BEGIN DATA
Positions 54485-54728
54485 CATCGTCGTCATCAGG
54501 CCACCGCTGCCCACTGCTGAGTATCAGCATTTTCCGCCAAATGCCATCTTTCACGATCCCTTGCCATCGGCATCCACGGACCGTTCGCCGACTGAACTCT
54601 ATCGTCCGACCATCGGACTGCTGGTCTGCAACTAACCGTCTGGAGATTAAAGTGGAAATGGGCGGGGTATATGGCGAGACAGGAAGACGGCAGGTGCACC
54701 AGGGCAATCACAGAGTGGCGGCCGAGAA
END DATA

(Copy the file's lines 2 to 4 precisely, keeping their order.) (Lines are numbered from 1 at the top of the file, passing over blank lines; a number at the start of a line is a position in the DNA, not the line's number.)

54485 CATCGTCGTCATCAGG
54501 CCACCGCTGCCCACTGCTGAGTATCAGCATTTTCCGCCAAATGCCATCTTTCACGATCCCTTGCCATCGGCATCCACGGACCGTTCGCCGACTGAACTCT
54601 ATCGTCCGACCATCGGACTGCTGGTCTGCAACTAACCGTCTGGAGATTAAAGTGGAAATGGGCGGGGTATATGGCGAGACAGGAAGACGGCAGGTGCACC